Project partners

  • Dr. Petra Rettberg, DLR, Köln, Germany
  • Dr. Corinna Panitz, RWTH Aachen, Germany
  • Dr. Elke Rabbow, DLR, Köln, Germany
  • Dr. Kasthuri Venkateswaran, NASA / JPL, USA
  • Prof. Charles Cockell, CEPSAR, UK
  • Prof. Daniela Billi, University of Rome "Tor Vergata", Italy
  • Prof. Helga Stan-Lotter, University of Salzburg, Austria

Project description

Microorganisms account for over 99% of all living matter on Earth, and most of the microorganisms are organized into biofilms and microbial mat communities. Microbial mats are among the oldest clear signs of life on Earth. The earliest mats were probably small, single-species biofilms and these might also be the first forms of life to be detected on other planets and moons of our solar system. Bacteria living in a biofilm adherent to a surface usually have significantly different properties from free-floating bacteria of the same species, as the dense and protected environment of the film allows them to cooperate and interact in various ways. One benefit of this environment is increased resistance to different chemical and physical agents, as the dense extracellular matrix and the outer layer of cells protect the interior of the community.
In the BOSS project the hypothesis will be tested that biofilm-forming microorganisms embedded within self-developed extrapolymeric substances (EPS matrix) are also more resistant to the environmental conditions as they exist in space and on Mars compared to the same bacteria from planktonic cultures. Test parameter will be survival after exposure to space vacuum and simulated martian atmosphere and pressure alone and in combination with extraterrestrial and mars-like solar UV radiation. The experiment BOSS is suggested to be performed as part of the ROSE2Mars consortium in the EXPOSE facility on the ISS. The microbial samples will prepared on ground, subjected to long-term exposure to space and simulated martian conditions and analyzed post-flight in the lab.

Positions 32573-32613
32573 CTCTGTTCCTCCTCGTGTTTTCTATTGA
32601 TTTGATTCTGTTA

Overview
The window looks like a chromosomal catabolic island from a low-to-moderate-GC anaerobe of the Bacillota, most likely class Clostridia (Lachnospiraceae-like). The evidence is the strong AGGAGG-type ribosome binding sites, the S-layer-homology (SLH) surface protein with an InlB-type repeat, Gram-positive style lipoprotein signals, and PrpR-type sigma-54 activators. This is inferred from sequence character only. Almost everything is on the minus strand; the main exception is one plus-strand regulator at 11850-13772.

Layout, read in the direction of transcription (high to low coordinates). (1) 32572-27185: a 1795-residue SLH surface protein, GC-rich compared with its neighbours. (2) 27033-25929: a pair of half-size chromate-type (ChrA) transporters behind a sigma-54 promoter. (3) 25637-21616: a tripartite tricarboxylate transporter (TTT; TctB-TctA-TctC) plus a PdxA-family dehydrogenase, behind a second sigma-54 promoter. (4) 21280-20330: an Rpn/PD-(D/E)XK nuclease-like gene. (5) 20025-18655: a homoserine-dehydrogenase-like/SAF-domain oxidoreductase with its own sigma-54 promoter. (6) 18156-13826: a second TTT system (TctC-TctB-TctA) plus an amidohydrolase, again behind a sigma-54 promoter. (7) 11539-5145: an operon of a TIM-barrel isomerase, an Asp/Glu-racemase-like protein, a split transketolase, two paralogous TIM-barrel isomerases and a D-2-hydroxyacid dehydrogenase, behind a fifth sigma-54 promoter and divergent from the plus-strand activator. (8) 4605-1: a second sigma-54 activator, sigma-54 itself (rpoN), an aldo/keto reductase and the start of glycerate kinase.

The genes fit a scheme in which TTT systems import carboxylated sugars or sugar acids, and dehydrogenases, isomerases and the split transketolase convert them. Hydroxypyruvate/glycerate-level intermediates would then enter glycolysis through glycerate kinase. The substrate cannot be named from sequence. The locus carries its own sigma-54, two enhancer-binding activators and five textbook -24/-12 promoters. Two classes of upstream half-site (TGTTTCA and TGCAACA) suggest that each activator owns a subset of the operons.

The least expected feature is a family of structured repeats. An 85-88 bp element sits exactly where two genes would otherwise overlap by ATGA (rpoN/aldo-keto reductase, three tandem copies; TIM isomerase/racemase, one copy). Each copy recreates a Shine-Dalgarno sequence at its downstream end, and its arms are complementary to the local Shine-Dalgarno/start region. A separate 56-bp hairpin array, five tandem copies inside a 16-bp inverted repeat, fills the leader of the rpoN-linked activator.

Biofilm-forming microorganisms to be investigated in BOSS will be Deinococcus geothermalis, spores of Bacillus horneckiae, different Chroococcidiopsis strains, Halococcus morrhuae within a biofilm of Halomonas muralis and natural biofilms within volcanic rocks. The results of this experiment will contribute to our understanding of life in extreme environments on Earth and on other planets with emphasis on adaption to desiccation and UV radiation. The direct comparison of the survival strategies of different microbial species living in biofilms or as planktonic cells will also give new insights into the adequacy of actual planetary protection measures and may support the development of new life detection technologies for space application.

Fig. 2: FESEM images of sessile (A, B, and C) and planktonic (D, E, and F) cells of D. geothermalis E50051 (Saarimaa et al., 2006)